A. 1 Corinthians 7 is Paul's most extensive discussion of domestic relationships. He deals with

1. sexual immorality, 1 Cor. 6:9-20; 7:2

2. marriage, 1 Cor. 7:2-5, 10-16, 28

3. singles, 1 Cor. 7:6-9, 25-26, 29-35

4. virgins, 1 Cor. 7:36-38

5. remarriage of widows and widowers, 1 Cor. 7:39-40

6. the recurrent theme is, "stay as you are," 1 Cor. 7:1, 6-7, 8, 10, 17-24, 26-35, 37, 40; because of the current crisis and the expected parousia, although he allows for exceptions

B. There seem to be two inappropriate attitudes/factions in Corinth that were causing great strife. The first were those people who tended toward asceticism (cf. 1 Cor. 7:1). The other group were those who tended toward moral looseness or antinomianism (cf. 1 Cor. 6:12; 10:23). All truth is attacked by the extremes. In 1 Corinthians 7, Paul is trying to walk a practical and theological tightrope between these excesses, while still speaking to both groups.

C. There is a recurrent theme running through 1Corinthians 7. It is characterized by 1 Cor. 7:17, 20, 24,26,40 and made allusion to in 7:8. That theme is "stay as you are" because the time is short. This cannot be a universal principle because

1. this is related to a period of persecution

2. marriage is God's will for mankind (cf. Gen. 1:28)

3. this church faced internal problems with false teachers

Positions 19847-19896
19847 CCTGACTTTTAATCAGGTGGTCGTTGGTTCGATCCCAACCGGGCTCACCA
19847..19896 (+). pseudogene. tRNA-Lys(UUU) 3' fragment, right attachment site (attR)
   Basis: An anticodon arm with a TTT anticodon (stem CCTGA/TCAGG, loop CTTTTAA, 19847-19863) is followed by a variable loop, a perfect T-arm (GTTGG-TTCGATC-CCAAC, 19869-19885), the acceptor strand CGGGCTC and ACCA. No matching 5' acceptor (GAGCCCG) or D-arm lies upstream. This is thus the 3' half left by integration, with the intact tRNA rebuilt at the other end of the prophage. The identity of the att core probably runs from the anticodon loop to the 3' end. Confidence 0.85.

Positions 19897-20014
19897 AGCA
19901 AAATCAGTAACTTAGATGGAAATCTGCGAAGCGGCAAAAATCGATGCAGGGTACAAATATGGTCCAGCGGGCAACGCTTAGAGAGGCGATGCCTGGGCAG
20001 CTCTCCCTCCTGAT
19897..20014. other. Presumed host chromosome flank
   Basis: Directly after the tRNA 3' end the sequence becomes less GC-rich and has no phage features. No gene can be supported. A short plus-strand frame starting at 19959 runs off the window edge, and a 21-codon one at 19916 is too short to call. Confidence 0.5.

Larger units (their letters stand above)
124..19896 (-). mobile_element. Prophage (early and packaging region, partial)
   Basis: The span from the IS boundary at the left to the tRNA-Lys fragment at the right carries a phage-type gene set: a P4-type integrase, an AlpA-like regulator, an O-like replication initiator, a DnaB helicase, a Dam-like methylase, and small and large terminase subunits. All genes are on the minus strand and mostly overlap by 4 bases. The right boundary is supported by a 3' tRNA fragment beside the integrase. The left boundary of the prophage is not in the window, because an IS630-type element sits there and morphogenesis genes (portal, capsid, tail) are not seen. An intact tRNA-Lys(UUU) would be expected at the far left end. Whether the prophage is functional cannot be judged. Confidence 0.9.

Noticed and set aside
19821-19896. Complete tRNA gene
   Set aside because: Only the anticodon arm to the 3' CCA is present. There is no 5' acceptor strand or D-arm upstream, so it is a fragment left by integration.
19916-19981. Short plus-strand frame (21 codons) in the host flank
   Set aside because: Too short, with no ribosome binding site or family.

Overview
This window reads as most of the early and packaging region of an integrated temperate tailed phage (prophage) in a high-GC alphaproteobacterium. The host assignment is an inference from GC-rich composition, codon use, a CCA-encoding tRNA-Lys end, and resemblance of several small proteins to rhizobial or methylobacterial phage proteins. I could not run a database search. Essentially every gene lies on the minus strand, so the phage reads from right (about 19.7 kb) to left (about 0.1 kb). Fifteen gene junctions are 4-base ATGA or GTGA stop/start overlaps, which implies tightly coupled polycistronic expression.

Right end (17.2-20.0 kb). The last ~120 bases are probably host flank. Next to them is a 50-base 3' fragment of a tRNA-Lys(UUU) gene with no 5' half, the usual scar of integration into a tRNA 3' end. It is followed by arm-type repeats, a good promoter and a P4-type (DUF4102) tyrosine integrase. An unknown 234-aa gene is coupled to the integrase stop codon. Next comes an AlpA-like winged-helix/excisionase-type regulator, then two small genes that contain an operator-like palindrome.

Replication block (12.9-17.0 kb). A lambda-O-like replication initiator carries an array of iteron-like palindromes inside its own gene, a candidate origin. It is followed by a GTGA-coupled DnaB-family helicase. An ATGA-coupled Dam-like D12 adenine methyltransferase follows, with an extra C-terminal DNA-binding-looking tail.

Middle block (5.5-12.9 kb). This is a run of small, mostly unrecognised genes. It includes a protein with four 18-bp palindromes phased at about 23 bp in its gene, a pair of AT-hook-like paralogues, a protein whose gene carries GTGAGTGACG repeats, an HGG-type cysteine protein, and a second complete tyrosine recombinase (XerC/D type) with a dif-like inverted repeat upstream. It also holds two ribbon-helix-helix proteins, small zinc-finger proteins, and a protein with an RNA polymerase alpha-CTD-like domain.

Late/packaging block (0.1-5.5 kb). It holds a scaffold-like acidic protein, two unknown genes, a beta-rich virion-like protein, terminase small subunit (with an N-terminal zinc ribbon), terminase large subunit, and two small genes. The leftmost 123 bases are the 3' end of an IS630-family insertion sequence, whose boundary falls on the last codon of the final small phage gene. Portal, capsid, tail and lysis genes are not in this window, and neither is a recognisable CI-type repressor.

One wonders to which category (i.e., never married, once married, or married to an unbeliever) Paul himself belonged. Maybe he existentially knew them all. Most Jews married because of rabbinical interpretation of Gen.1:28 as well as tradition. Paul's wife either died (i.e., he was a widower) or she left him because of his new faith (i.e., he was a divorcee). At the point of his call to salvation and ministry (i.e., the Damascus road) he personally chose celibacy, as did Barnabas, but he never condemned Peter's marriage (cf. 1 Cor. 9:5).

D. Marriage in the Bible is the expected norm (cf. Gen. 1:28; 2:18). Paul was probably married at one time (i.e., the implication of Acts 26:10, if Paul was a member of the Sanhedrin, then he had to be married). He asserts that marriage is an honorable state for the believer (cf. 1 Cor. 6:16; 7:14; 2 Cor. 11:2 and Eph. 5:22-31). We must remember that Paul is addressing a local first century, Gentile, factious, cosmopolitan situation.

E. See full notes on I Corinthians 7 online. 

F. A book that has helped me in texts such as this is F. F. Bruce, Answers to Questions.  For this subject see pages 91-93.


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